H Askey Transport buys DAF XF tractor

H Askey DAF

 

H Askey Transport has taken delivery of a DAF XF 480 tractor unit fitted with a PM 38.5SP crane.

The Sheffield operator routinely handles wide-load movements, heavy haulage jobs, crane-assisted work and hazardous materials.

The new XF six-wheeler was acquired through PACCAR Financial.

MD, Rob Askey, the sixth generation  of family to work in firm, said: “The PM crane on the new DAF 480 gives us a fair bit of extra reach over other trucks on the fleet, and we have one particular customer where the collection and delivery of bulk bags of materials calls for just that.

"The vehicle is a replacement in terms of overall fleet numbers, but is a major upgrade in terms of both specification and flexibility.”

H Askey Transport works across the UK and into the rest of Europe, with at least three or four trucks on the continent, on a regular basis. 

 

Interrupter devices lead to O-licence curtailment

Interrupter devices


Aberdeenshire haulier J&G Riddell has had its O-licence curtailed from 20 to 15 vehicles for three months, after DVSA examiners found two vehicles fitted with tachograph interrupter devices.

In a written decision following an August public inquiry (PI) in Edinburgh, Joan Aitken (pictured), traffic commissioner (TC) for Scotland, said she had to “place a serious marker” against the firm’s licence, despite there being doubt about when and where the devices had been fitted.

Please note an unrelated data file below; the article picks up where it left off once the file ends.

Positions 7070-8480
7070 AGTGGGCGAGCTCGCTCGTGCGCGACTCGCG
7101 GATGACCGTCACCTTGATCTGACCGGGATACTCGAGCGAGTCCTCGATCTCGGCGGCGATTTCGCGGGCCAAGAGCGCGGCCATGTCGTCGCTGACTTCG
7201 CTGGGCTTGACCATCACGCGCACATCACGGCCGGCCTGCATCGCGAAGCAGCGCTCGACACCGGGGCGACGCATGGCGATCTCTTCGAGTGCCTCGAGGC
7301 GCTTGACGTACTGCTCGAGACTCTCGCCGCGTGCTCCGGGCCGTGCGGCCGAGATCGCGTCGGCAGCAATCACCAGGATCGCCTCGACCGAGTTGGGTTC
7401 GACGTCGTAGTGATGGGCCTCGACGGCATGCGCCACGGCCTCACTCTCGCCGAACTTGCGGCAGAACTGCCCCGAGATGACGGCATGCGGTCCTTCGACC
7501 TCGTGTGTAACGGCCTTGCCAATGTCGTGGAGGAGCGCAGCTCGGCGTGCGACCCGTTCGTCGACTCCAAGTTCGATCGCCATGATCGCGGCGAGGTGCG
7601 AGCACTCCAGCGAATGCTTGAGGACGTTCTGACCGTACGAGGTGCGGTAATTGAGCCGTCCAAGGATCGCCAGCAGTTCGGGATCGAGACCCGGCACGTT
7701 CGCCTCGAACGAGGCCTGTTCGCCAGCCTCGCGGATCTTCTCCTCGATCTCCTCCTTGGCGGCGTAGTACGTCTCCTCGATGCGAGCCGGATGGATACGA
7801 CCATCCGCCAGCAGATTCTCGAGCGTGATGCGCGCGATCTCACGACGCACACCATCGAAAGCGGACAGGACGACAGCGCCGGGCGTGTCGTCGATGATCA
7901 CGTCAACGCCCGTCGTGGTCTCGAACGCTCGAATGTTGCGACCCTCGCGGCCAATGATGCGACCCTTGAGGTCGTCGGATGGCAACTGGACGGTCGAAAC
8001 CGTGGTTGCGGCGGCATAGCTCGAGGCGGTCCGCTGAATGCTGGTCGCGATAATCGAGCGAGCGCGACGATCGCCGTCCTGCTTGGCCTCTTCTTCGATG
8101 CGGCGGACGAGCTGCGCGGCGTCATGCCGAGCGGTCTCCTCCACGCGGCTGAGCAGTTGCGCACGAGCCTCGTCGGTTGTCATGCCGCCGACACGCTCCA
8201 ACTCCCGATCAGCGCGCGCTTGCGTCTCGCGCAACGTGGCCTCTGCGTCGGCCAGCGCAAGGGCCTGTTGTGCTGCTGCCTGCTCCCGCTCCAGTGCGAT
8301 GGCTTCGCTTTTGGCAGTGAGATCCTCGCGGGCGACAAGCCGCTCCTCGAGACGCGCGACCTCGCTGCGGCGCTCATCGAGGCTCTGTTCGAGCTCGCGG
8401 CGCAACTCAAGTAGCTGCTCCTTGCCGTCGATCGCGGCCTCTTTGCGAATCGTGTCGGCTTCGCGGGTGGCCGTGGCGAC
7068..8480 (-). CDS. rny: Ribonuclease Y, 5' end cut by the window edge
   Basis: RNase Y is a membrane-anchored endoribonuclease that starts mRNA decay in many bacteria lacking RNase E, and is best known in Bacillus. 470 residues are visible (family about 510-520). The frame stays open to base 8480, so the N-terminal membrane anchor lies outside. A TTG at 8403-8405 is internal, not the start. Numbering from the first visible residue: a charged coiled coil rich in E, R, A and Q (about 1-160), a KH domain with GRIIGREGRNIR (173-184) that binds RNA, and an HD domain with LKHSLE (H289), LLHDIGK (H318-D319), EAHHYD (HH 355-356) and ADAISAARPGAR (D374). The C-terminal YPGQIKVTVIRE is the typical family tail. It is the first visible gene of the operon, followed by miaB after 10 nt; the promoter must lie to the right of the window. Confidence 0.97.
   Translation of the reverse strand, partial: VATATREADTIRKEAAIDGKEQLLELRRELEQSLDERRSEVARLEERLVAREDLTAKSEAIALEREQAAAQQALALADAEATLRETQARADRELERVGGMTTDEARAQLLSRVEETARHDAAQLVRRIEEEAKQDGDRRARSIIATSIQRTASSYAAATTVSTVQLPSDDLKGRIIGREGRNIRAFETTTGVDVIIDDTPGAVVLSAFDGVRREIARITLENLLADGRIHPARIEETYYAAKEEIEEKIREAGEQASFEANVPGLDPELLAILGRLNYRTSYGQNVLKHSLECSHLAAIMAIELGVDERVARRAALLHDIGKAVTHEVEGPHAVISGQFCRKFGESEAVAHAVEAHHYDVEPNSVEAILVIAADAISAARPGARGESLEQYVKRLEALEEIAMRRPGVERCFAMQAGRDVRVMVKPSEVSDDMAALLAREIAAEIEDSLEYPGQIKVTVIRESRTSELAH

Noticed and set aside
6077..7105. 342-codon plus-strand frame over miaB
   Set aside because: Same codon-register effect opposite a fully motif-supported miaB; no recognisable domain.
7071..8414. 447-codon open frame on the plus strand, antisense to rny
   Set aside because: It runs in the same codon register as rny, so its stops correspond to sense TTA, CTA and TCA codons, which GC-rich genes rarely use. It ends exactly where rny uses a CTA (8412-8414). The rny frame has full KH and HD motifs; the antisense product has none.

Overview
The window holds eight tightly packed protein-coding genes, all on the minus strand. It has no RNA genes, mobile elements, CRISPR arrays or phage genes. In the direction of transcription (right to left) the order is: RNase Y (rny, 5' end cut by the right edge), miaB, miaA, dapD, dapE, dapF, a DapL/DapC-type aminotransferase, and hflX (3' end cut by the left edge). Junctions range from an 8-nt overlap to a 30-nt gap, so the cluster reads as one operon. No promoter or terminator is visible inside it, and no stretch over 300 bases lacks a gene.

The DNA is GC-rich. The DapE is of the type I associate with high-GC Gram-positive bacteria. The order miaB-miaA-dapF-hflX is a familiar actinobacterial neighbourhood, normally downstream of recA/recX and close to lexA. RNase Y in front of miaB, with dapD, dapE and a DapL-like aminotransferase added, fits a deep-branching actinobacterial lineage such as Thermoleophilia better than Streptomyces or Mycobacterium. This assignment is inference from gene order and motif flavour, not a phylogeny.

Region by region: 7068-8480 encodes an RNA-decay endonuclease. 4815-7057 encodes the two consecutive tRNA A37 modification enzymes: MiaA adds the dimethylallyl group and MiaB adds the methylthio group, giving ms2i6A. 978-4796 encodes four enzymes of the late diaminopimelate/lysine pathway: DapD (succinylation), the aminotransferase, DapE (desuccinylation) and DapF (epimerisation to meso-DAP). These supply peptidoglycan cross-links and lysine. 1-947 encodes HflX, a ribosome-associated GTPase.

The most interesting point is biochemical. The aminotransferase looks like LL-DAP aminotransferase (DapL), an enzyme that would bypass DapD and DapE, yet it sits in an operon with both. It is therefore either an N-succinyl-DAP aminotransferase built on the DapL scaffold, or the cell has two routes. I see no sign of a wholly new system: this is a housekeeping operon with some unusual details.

On 18 November 2016, DVSA officers conducted a roadside check at Craigforth of one of the operator’s vehicles - a Scania R730 Blue Stream - and discovered an interrupter device. Although there was no evidence that the interrupter was being used, the vehicle was taken to a tachograph calibration centre where it was tested.

The sender unit was removed from the gearbox, cut open and the internal components extracted. An extra circuit board had been connected to the main circuit board, which had been done to suppress the tachograph readings.

Subsequent investigations discovered a second device in another vehicle, which had been disconnected. According to the DVSA the manipulation devices were sophisticated and required several hours to fit.

Senior examiner Mr Davidson told the TC that he did not believe J&G Riddell had the knowledge to fit them at its yard in Farmton. Aitken said: “There is a very dark cloud of suspicion but significantly for the operator there was no use of the equipment and no criminative or circumstantial evidence which would point to such use being likely.”

The TC also warned the operator and director Gordon Riddell as to their repute. She said transport manager John Riddell, who was given a warning and ordered to attend a refresher course within six months, had “fallen short in not identifying matters which should have been under his gaze and supervision.”

In her written decision the TC added: “Tachograph equipment is there to secure road safety and for no other purpose. Any manipulation of that equipment strikes at the heart of road safety and all the work that goes into reducing deaths and injuries.

"Interference with tachograph equipment is a deliberate attack on the well-being of others and also of fair competition. Anyone who engages in the manipulation of such is party to that attack and undermining of road safety.” The curtailment order will take effect on 19 October.